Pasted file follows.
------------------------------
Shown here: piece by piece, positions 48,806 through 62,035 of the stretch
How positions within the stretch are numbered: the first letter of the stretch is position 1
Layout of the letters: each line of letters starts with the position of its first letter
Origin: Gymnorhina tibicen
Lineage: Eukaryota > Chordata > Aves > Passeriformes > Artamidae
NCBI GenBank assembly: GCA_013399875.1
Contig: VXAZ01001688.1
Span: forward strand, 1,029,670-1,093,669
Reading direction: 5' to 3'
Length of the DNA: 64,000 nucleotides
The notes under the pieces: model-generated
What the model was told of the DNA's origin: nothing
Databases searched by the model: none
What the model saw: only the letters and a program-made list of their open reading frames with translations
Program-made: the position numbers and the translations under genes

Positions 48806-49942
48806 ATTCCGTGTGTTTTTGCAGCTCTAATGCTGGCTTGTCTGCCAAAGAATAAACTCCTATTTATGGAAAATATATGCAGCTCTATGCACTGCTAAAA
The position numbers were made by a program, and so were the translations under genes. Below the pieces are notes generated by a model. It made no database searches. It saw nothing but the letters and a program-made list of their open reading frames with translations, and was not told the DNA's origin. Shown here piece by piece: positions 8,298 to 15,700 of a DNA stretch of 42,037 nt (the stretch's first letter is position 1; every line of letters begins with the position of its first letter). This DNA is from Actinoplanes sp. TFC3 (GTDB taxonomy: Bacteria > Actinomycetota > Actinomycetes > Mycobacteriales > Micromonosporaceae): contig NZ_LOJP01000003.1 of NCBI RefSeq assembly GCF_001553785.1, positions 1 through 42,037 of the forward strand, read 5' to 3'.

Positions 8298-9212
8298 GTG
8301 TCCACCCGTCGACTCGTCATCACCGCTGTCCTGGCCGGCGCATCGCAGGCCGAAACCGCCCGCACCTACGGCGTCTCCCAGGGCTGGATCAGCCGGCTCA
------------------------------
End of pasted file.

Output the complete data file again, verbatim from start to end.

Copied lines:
Shown here: piece by piece, positions 48,806 through 62,035 of the stretch
How positions within the stretch are numbered: the first letter of the stretch is position 1
Layout of the letters: each line of letters starts with the position of its first letter
Origin: Gymnorhina tibicen
Lineage: Eukaryota > Chordata > Aves > Passeriformes > Artamidae
NCBI GenBank assembly: GCA_013399875.1
Contig: VXAZ01001688.1
Span: forward strand, 1,029,670-1,093,669
Reading direction: 5' to 3'
Length of the DNA: 64,000 nucleotides
The notes under the pieces: model-generated
What the model was told of the DNA's origin: nothing
Databases searched by the model: none
What the model saw: only the letters and a program-made list of their open reading frames with translations
Program-made: the position numbers and the translations under genes

Positions 48806-49942
48806 ATTCCGTGTGTTTTTGCAGCTCTAATGCTGGCTTGTCTGCCAAAGAATAAACTCCTATTTATGGAAAATATATGCAGCTCTATGCACTGCTAAAA
The position numbers were made by a program, and so were the translations under genes. Below the pieces are notes generated by a model. It made no database searches. It saw nothing but the letters and a program-made list of their open reading frames with translations, and was not told the DNA's origin. Shown here piece by piece: positions 8,298 to 15,700 of a DNA stretch of 42,037 nt (the stretch's first letter is position 1; every line of letters begins with the position of its first letter). This DNA is from Actinoplanes sp. TFC3 (GTDB taxonomy: Bacteria > Actinomycetota > Actinomycetes > Mycobacteriales > Micromonosporaceae): contig NZ_LOJP01000003.1 of NCBI RefSeq assembly GCF_001553785.1, positions 1 through 42,037 of the forward strand, read 5' to 3'.

Positions 8298-9212
8298 GTG
8301 TCCACCCGTCGACTCGTCATCACCGCTGTCCTGGCCGGCGCATCGCAGGCCGAAACCGCCCGCACCTACGGCGTCTCCCAGGGCTGGATCAGCCGGCTCA